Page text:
I've answered a few of the more common questions here, but feel free to jump in with more info if you have it!
What’s an elderberry?
Elderberries are small, dark berries that grow in clusters on elder trees (also called elderberry bushes). Elderberry bushes are a hardy plant growing native in many climates, often in the moist soil along roadsides and streams. They’re fast-growing and typically grow quite large and full, with compound leaves and tightly clustered bunches of tiny white flowers in late spring, followed by clusters of berries in late summer. The berries are a favorite of wildlife (especially birds) and are said to have many health benefits for humans too.
You can find a page of good photos here
What are the different kinds of elderberry?
There are many different varieties of elderberry bushes, but I’ll focus here on the most common.
The European Elder, or Sambucus nigra
(also called Black Elder or Common Elder), is found throughout warmer parts of Europe and North America. The berries are black to dark blue, and it’s the type of elderberry most frequently used in recipes and retail extracts and syrups.
The American Elder, or Sambucus canadensis
(also called Sweet Elder), is also used in recipes and said to be slightly sweeter than the Sambucus nigra
variety. It’s found in many climates, including most of North America east of the Rocky Mountains. Depending on who you ask, the canadensis
is technically a sub-set of the nigra
variety, but nurseries tend to list them as a separate species, so best to think of it as its own species for the purposes of choosing which types to plant together.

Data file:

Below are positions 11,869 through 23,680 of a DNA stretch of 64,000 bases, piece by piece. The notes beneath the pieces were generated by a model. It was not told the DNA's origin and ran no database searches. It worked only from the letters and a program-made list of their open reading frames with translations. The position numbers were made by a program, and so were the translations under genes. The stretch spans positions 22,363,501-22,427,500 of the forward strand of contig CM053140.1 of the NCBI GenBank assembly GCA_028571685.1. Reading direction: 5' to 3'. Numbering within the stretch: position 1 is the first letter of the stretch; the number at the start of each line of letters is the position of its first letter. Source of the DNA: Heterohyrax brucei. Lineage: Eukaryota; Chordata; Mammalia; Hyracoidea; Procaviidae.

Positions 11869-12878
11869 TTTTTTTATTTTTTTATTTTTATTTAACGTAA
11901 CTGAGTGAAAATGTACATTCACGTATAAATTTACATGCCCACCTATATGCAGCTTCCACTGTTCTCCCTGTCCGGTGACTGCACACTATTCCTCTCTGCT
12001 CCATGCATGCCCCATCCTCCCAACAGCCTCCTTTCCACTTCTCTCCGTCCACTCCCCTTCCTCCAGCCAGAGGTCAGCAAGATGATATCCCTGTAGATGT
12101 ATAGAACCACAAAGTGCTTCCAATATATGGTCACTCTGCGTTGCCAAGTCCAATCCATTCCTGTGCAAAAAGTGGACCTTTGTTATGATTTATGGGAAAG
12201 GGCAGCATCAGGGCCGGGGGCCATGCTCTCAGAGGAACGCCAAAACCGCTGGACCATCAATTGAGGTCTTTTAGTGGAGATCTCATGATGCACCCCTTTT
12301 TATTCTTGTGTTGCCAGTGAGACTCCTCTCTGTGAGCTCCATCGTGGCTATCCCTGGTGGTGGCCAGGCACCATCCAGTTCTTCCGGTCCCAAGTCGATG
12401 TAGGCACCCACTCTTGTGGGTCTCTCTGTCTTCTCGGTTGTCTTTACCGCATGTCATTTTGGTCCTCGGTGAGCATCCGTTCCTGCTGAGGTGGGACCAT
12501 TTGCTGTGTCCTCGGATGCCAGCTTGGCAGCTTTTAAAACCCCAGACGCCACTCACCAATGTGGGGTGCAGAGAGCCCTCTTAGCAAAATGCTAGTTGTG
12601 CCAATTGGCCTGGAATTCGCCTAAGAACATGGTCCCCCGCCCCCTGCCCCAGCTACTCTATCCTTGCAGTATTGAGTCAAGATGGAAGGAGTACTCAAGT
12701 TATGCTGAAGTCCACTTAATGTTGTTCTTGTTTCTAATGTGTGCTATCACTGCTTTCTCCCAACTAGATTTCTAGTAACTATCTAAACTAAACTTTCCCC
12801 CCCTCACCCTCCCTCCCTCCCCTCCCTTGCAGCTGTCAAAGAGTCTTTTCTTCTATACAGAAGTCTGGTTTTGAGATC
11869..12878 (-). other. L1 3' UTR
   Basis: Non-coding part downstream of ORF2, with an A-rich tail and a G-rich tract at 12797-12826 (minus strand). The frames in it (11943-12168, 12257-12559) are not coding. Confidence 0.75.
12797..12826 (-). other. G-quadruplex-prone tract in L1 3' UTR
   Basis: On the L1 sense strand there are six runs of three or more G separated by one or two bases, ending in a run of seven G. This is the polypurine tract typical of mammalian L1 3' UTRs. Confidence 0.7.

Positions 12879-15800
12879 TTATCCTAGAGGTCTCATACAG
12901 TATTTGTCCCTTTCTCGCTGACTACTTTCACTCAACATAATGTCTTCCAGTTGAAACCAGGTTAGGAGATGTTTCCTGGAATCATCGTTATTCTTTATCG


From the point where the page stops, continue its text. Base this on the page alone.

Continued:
The red-berried elder, or Sambucus racemosa
, grows throughout the cooler parts of North America, but the berries, when ripe, are a bright red color. According to some sources, it is poisonous unless carefully seeded and cooked, but I’ve seen many more accounts that say the red elderberry contains toxins regardless of what’s done with it. So without being a horticulturalist or a doctor, my advice for anyone just starting would be to stick with blue, black or dark purple elderberries, and leave the reds alone.
What parts of the plant can I use?
The white flowers of the elderberry bush have been used in many things; pressed into tonics, brewed into wines and champagne, lightly battered and fried into fritters, or stirred into muffin or sponge cake mix for a light, sweet flavor.
The ripe berries, cleaned and cooked, can be made into many things: extracts, syrups, pies, jams, or used as garnish, dye or flavoring. The leaves, twigs, stems, roots and unripe berries of all elderberry plants are not edible, and contain toxins that can make a person quite sick. Ripe berries and flowers only!
Do elderberries have seeds?
Elderberries have tiny seeds that tend to stay crunchy even after cooking. These seeds can result in a slightly gritty taste when whole berries are used in recipes, but they are edible and don’t need to be removed before cooking or eating. (For this reason, many people like to cook elderberries in conjunction with other fruits, like apples or pears, to produce a milder flavor and smoother texture).
Can I eat the berries raw?
Some say that as long as they’re ripe you can eat them uncooked in small quantities, but most sources maintain that berries need to be cooked to fully remove all the toxins. (In addition, elderberries are really quite bitter until they’ve been sweetened with sugar or honey.) Again, as the non-doctor giving advice, I’d err on the side of caution and make sure your elderberries are washed and cooked. On the plus side, I’m collecting quite a few elderberry recipes here, so there should be no shortage of ways to cook them.
Are elderberries good for you?
Science answers this with a hesitant “we think so,” but traditional use and plenty of newer studies on this say a resounding YES! Elderberries contain potassium and large amounts of vitamin C, and have been proven in quite a few recent studies to shorten the duration of cold and flu symptoms, as well as strengthen the immune system.
Elderberries are also a good source of anthocyanins, powerful antioxidants which are responsible for giving many red and purple fruits their color.